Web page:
The DIR/Floortime model is derived from a combination of psychoanalytic principles and some of the suggestions about cognitive development made by the Swiss theorist Jean Piaget. Three ideas (which I am about to take from Steve Glazier’s handout) are foundational for DIR. One is that “language, cognition (including math and quantity concepts), as well as emotional and social skills are all learned through interactive relationships which involve affective exchanges”. This principle implies that treatment of autistic children should not emphasize specific skills, but that pleasurable and playful social exchanges foster the kinds of development that will later make those skills possible. A second idea behind DIR is that there are individual differences in motor and sensory processing that may make it easier or harder for children to participate in social interaction, and that identifying influential differences can help identify the path to communication with a given child. Third, DIR is based on the idea of a predictable series of developmental stages, each based on earlier experiences; working with a given child requires knowing where he or she is developmentally-- for example, whether the child is able to self-regulate well enough to take an interest in the world without being overwhelmed by it.
Floortime, the primary method of treatment used by DIR practitioners, involves having an adult engage in play with the child for 20 to 30 minutes, on the floor, using toys and objects. The adult’s job is to watch what the child seems to do (even if it’s just looking at an object) and to follow the child’s lead-- perhaps by looking at the same object and then reaching out to touch it gently. Back-and-forth communications are repeated, with the goal of having longer and longer chains of communications, with more and more verbalization and emotional expression. (This is described in more detail at www.icdl.org). Following the child’s lead is a way of engaging with the child’s own motivations, and parents who learn these techniques may be able to escape the “learned helplessness” that has developed in the course of frustrating interactions with their autistic children.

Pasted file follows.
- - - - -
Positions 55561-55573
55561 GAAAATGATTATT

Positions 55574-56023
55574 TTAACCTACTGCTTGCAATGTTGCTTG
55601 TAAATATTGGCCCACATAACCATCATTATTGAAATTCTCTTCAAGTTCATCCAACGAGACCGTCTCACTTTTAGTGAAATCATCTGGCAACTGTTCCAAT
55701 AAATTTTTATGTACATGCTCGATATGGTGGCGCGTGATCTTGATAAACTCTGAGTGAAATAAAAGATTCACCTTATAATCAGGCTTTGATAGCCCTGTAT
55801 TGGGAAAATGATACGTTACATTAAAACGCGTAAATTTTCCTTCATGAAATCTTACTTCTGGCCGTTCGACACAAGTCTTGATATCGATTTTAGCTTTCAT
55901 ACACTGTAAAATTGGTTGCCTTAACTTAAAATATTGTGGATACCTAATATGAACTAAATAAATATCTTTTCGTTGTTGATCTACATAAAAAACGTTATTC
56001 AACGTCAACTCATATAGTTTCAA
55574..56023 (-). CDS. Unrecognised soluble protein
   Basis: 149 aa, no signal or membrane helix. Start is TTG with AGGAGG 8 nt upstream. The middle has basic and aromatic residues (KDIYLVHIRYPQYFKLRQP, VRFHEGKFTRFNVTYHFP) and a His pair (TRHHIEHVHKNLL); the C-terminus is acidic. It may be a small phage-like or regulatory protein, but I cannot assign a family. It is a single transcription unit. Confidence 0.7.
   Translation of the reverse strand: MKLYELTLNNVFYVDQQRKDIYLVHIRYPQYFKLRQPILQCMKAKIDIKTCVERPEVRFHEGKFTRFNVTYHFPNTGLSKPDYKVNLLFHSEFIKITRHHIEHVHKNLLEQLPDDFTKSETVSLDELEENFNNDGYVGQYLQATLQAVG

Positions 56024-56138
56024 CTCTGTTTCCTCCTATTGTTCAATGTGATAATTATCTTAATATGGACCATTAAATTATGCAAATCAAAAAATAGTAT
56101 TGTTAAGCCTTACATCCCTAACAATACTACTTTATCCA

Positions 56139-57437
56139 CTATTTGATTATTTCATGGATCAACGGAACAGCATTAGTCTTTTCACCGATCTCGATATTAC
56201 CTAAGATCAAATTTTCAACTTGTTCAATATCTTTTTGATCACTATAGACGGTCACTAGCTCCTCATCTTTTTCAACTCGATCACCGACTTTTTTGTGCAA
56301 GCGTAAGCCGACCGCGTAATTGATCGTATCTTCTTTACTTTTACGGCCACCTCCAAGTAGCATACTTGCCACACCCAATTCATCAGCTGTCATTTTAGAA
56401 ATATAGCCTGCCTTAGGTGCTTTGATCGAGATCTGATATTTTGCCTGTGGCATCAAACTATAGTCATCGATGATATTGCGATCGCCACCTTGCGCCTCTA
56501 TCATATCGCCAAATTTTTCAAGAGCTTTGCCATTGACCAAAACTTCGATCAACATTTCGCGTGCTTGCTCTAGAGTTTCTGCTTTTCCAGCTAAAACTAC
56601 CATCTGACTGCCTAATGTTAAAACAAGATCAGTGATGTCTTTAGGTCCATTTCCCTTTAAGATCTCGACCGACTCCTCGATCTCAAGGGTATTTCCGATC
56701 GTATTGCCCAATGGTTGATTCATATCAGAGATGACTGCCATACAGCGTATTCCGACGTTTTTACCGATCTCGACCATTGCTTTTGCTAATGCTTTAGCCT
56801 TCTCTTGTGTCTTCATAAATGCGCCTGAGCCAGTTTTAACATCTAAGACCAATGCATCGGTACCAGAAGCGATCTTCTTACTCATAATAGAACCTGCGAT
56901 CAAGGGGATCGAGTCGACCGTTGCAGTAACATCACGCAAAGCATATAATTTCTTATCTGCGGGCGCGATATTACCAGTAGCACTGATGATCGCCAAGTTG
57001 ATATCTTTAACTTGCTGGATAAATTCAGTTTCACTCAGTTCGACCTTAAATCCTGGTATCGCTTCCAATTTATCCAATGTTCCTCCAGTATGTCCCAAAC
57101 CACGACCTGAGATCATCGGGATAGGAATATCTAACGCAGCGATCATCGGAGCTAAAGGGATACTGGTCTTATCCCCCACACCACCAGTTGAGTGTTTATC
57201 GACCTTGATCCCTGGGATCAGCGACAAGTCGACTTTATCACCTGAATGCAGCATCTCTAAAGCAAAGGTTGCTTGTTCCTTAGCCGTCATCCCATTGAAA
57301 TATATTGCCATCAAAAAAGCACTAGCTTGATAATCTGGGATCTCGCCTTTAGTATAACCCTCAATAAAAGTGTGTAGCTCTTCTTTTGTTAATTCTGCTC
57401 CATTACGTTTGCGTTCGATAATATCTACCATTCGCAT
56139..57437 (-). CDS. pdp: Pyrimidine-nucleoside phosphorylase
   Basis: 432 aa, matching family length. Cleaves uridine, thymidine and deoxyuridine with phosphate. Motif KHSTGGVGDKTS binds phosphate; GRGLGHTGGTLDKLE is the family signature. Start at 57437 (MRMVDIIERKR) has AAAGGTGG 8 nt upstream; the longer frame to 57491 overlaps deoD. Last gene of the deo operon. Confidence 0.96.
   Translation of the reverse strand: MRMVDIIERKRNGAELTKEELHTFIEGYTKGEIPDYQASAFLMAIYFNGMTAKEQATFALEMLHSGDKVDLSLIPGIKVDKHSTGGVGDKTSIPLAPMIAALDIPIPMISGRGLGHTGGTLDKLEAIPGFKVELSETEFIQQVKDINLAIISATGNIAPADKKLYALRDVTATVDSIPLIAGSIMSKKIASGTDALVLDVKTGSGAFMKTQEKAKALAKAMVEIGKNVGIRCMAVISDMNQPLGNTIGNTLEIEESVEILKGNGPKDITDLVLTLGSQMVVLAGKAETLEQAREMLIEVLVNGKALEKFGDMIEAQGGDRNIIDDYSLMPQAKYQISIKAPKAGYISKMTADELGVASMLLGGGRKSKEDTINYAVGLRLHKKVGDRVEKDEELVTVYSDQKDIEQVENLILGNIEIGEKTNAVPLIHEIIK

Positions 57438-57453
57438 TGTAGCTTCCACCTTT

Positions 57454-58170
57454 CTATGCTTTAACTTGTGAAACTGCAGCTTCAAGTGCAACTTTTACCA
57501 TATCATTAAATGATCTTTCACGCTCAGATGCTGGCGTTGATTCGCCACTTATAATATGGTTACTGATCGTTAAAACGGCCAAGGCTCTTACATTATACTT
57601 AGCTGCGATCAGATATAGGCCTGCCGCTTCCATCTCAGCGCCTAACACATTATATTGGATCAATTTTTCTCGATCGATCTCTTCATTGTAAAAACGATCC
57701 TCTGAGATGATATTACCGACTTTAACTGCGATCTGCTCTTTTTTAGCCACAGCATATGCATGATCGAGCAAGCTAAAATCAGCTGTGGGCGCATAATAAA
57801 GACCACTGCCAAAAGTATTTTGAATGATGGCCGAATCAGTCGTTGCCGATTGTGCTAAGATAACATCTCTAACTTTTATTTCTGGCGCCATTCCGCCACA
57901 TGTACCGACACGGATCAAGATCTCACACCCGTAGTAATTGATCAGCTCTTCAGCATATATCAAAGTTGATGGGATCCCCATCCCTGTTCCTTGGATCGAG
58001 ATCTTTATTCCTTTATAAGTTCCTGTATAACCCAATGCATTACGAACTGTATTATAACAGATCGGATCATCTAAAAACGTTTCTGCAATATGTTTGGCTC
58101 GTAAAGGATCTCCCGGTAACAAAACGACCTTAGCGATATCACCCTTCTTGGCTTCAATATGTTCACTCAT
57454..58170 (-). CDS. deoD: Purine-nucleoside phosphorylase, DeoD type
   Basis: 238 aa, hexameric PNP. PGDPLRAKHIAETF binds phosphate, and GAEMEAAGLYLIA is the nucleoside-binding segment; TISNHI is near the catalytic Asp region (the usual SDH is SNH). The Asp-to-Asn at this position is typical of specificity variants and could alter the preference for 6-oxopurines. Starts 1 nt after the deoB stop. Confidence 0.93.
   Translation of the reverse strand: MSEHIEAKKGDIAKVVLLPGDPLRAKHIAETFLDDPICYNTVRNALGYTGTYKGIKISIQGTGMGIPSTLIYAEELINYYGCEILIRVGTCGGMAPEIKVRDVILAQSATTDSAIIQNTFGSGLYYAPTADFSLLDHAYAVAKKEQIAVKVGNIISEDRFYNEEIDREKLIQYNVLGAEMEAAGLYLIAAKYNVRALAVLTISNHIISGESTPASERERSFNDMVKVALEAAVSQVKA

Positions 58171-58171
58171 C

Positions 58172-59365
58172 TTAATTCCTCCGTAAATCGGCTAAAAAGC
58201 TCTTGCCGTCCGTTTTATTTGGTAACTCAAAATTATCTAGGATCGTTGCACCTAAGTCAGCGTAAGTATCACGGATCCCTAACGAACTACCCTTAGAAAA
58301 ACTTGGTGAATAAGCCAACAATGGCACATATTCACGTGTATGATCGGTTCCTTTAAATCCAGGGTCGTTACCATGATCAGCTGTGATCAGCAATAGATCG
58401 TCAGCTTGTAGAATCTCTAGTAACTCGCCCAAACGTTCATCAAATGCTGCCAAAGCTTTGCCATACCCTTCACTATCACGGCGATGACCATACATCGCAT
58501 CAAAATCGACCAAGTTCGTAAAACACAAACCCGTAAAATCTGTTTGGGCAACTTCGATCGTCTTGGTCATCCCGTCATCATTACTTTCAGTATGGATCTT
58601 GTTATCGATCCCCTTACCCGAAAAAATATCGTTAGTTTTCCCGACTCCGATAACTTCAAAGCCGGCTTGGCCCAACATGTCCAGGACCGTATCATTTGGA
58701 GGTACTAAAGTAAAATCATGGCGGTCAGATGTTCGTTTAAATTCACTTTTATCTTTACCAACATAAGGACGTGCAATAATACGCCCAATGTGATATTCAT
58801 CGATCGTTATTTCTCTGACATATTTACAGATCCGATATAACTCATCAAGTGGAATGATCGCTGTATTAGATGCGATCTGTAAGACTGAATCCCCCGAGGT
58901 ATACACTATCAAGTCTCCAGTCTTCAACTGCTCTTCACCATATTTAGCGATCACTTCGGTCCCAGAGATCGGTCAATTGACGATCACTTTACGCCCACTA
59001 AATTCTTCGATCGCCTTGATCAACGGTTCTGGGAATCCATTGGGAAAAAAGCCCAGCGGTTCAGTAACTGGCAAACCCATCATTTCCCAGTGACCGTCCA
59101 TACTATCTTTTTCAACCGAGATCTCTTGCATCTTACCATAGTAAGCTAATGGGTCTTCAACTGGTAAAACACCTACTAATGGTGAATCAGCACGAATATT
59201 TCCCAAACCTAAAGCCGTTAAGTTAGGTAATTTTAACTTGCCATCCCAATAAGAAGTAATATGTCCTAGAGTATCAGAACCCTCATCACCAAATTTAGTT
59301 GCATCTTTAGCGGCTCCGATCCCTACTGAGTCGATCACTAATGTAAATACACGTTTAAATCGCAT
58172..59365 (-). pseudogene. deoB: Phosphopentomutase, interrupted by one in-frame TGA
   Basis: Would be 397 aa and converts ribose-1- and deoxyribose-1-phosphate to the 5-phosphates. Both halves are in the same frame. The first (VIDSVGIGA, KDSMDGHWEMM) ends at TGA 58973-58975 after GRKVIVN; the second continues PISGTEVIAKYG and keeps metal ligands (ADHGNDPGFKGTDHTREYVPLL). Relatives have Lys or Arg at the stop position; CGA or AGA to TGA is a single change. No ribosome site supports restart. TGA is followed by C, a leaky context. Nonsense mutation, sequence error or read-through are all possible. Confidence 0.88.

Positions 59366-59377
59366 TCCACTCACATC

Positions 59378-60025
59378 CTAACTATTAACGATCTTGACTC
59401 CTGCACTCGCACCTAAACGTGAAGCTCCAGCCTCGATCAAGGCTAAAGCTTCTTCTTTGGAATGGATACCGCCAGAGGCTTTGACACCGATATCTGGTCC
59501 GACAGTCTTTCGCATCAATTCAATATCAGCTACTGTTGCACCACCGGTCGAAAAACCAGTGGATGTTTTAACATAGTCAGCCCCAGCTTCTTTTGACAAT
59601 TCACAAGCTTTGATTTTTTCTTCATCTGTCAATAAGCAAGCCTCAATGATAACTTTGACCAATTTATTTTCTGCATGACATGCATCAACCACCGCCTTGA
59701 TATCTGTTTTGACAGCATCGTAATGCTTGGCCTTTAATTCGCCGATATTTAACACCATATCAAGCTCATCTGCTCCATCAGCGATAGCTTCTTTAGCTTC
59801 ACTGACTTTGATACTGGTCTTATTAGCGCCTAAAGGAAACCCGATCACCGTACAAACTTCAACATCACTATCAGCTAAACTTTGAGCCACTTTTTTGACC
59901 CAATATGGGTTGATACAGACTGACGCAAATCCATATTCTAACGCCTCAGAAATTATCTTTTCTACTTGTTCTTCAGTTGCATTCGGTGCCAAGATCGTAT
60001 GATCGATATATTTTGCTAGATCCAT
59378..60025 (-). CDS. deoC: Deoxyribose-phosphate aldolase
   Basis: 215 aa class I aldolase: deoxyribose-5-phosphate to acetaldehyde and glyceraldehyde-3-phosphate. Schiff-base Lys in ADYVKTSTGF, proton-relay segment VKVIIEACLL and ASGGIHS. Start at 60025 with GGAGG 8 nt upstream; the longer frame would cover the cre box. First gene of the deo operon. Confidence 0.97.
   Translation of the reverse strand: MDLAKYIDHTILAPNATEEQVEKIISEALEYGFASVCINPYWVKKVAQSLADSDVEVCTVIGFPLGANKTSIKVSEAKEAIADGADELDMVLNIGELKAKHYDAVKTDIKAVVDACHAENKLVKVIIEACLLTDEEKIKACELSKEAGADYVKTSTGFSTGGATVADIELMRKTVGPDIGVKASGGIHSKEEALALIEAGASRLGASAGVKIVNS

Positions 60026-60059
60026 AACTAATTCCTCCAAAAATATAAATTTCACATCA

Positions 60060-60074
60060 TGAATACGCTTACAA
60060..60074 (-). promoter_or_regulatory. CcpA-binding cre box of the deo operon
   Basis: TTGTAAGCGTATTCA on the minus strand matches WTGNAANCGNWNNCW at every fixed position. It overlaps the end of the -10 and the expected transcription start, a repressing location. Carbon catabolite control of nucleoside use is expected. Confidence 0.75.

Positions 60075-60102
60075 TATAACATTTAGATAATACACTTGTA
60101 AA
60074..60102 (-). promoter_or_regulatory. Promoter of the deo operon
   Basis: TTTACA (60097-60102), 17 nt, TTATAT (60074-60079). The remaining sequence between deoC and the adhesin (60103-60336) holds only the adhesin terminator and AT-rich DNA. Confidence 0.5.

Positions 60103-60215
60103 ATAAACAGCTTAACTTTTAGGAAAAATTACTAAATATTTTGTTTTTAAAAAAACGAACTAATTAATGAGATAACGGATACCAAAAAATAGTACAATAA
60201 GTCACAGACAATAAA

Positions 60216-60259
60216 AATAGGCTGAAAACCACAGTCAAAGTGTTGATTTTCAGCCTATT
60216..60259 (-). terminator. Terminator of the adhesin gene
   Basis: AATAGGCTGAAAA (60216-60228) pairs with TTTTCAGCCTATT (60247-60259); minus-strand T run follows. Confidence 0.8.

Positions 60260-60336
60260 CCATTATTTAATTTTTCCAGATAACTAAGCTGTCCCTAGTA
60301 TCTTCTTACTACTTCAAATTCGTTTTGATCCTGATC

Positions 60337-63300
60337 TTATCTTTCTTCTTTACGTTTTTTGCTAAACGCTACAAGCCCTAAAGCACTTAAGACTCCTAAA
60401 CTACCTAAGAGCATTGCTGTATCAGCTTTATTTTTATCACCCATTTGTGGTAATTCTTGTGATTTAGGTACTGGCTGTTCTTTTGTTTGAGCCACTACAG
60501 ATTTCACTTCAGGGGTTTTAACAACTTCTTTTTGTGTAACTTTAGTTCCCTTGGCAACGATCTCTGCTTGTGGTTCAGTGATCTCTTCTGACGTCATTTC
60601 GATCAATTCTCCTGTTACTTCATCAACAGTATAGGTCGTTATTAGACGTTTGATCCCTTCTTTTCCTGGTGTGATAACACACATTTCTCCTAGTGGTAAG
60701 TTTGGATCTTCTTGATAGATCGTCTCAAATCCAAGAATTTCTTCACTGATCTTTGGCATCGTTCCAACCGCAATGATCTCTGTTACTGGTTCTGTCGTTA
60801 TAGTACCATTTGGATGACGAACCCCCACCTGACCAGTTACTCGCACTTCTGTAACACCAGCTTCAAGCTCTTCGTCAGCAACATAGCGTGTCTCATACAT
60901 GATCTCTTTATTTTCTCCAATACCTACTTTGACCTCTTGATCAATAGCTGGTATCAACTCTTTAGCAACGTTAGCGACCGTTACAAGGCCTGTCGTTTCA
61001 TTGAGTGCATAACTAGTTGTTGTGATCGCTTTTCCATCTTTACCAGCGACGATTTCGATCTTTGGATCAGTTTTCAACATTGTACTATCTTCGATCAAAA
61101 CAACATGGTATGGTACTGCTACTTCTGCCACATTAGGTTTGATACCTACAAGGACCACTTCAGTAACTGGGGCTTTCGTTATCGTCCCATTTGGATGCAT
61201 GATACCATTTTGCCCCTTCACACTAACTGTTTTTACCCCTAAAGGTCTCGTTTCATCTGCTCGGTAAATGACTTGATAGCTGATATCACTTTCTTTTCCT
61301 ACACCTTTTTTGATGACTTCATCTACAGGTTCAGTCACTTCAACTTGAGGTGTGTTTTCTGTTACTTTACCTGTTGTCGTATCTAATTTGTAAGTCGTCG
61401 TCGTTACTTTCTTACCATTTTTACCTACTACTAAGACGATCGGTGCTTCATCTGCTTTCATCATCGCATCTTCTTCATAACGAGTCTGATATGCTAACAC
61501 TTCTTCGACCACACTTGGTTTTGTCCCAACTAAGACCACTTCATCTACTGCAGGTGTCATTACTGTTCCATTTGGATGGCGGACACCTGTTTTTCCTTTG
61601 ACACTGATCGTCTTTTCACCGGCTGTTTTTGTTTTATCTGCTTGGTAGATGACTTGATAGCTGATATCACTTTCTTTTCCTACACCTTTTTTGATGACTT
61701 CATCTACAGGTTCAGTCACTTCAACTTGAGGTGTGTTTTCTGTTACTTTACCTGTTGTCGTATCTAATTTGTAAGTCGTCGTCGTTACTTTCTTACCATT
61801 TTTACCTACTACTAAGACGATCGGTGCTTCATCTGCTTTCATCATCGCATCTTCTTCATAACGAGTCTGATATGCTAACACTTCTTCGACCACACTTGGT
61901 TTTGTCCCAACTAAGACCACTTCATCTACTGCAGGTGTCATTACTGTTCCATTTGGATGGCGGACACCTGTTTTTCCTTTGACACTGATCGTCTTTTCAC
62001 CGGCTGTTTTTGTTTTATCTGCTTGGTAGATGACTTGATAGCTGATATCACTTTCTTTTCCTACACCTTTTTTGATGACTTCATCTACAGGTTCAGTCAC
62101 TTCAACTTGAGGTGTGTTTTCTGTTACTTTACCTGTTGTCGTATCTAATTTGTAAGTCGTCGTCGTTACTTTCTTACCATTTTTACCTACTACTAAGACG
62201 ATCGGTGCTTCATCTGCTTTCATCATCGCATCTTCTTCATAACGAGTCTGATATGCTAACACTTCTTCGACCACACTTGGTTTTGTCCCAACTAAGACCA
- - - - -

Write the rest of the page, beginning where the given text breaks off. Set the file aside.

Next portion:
DIR is highly plausible in its emphasis on using the child’s motivation to shape the treatment. It can be considered as using principles of reinforcement, too, as the child’s actions lead to predicable consequences (I use this word to mean “outcomes”, not punishment!) and therefore contain the pleasure of mastery over the world.
Some small pilot studies using randomized controlled trials have supported DIR. For example, a 2011 paper by K. Pajareya and K. Nopmaneejumruslers, “A pilot randomized controlled trial of DIR/Floortime parent training intervention for pre-school children with autistic spectrum disorders” (Autism,15, 583) concluded that training parents to use Floortime resulted in significant improvements on several scales (although language does not seem to have been a focus here). In addition, D.M. Casenhiser, S.G. Shanker, & J. Stieben reported in “Learning through interaction in children with autism: Preliminary data from a social-communication-based intervention” (Autism, 2011) that in a randomized controlled trial DIR helped language development more in children with higher IQs.
Both Floortime/DIR and PRT depend on the training of parents and the parents’ ability to incorporate treatment into the natural family setting. ( Curiously, proponents of holding therapy often complain that in conventional treatments like these, the therapists “blame” parents and interfere between parent and child. ) They also encourage engagement of the parent with the child’s interests and wishes and in this way are opposed to the authoritarian bias of holding therapy and related unconventional treatments. Floortime and PRT are plausible, evidence-based treatments for autism; holding therapy is neither of these. Need I say more?